My hearing loss was gradual, hereditary and profound.
And I denied it was happening every step of the way.
Though I was only 60 years old, I would replay key scenes in Netflix episodes, max out the volume on SiriusXM radio and fudge my way through conversations on the phone, at parties and in noisy restaurants. Finally I faced reality and got my ears checked by a doctor, then grudgingly went to see an audiologist about getting hearing aids.
But that’s not what I call them; I call them my “listeners,” and they have changed my life. So don’t let vanity get in your way — especially if you constantly find yourself asking friends in conversation, “What was that last bit again?” Based on my own experience, here are a few tips on how to wear hearing aids with style (and thus confidence):
Think small. The new hearing aids are not the big, scary, flesh-toned plugs we remember. Instead, they’re cool mini-headphones that incorporate digital technology. An audiologist will suggest the best brand and style to match your degree of hearing loss, ear contours and finances.
The ones I wear are a half-in, half-out device: A slim golden half-moon device tucks behind my ear and connects via a clear wire to a tiny transparent receiver in my ear canal. Controlling the noise level and changing the battery are easier than applying eyeliner.
Dress up your devices. Isn’t it odd how glasses have become sexy, whereas hearing aids continue to be stigmatized? To combat this, let either one become a “fashion focus” on your face. If your “listeners” are the visible, behind-the-ear types, for example, learn to balance them with your glasses — especially if you wear your hair short or frequently pull it back in a ponytail. Trendy hearing aids in neon or metallic hues mesh well with low-key classic eyeglass frames in black, tortoise, semi-rimless or rimless styles. If your hearing aids go inside the ear, or are visible and toned to match your hair color, pair them with “statement” glasses or conservative frames.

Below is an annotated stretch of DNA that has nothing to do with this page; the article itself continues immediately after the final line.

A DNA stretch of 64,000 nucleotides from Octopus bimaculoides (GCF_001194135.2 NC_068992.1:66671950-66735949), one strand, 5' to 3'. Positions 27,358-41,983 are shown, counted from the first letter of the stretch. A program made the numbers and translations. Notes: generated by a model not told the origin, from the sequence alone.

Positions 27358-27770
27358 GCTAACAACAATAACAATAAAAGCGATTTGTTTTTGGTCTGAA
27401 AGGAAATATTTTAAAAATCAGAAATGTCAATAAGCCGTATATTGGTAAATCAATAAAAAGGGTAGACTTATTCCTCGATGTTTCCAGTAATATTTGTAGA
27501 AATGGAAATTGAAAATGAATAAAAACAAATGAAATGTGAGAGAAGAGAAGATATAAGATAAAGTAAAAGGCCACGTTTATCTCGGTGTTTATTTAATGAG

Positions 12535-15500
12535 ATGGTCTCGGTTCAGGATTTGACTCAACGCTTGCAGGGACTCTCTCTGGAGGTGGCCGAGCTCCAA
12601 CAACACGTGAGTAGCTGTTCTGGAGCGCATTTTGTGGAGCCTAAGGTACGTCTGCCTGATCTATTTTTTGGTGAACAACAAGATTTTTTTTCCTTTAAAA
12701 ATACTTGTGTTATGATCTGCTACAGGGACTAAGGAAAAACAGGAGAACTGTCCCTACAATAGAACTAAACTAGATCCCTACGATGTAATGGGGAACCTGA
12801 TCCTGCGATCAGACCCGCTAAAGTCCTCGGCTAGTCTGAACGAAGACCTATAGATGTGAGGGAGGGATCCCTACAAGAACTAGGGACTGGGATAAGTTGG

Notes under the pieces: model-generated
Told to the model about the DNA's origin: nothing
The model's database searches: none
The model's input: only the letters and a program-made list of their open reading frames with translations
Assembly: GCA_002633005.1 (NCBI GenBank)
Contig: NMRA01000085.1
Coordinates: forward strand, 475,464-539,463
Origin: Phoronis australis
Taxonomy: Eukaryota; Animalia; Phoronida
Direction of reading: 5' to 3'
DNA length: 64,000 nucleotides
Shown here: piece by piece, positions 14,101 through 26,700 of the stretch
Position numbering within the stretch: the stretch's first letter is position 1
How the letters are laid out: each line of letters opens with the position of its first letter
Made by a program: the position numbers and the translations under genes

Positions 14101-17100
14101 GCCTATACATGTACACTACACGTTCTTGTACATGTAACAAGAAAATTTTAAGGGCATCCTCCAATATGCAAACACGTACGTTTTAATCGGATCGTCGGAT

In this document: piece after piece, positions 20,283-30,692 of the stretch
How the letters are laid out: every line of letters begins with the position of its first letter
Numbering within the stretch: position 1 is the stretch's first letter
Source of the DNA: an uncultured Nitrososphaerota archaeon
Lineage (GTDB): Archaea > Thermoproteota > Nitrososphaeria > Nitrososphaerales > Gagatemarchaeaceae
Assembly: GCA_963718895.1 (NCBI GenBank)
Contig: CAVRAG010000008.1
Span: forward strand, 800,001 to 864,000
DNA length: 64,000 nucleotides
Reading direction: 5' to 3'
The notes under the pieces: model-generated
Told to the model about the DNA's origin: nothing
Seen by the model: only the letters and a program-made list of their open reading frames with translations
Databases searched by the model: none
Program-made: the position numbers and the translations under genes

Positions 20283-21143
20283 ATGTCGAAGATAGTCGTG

Use “curl camouflage.” For women age 50-plus who want an extra confidence boost when sporting “listeners” in public, keep your hair at least chin-length to cover them. Use a combination of styling products and subtle layers to build in volume and movement at the sides. Dry shampoo and hot rollers make a great daily fullness booster for those with thinning hair. Steer clear of heavy gels, hair bands and flat irons.
Tame your lobes. The combo of hearing aids, floppy long lobes (they keep growing with age!) and stretched-out ear piercings says “old.” So toss the chandeliers and dangling hoops, and get your ears to a cosmetic dermatologist or plastic surgeon. Have those piercings repaired (allow six to eight weeks of healing before you re-pierce). A shot of a filler (such as Restylane or Juvederm) will plump up thin, creased lobes — so your brand-new dazzling studs (which are lightweight and won’t compete with your hearing aids) will not droop. Try, for instance, Baublebar Pave Spike 360 Studs (baublebar.com) or littlevenus Leaves Ear Stud (etsy.com).
For more beauty and fashion tips for women age 50-plus, check out my Wardrobe Wakeup: Your Guide to Looking Fabulous at Any Age.
Photos: Lois Joy Johnson by Michael Waring; Lois Joy Johnson by Dr. Robert Kadanoff; earrings, etsy.com
Also of Interest
- 4 Ways to Fight Fashion Ageism
- 6 Places Never to Use Your Debit Card
- Fight Fraud and ID Theft With the AARP Fraud Watch Network
- Join AARP: Savings, resources and news for your well-being
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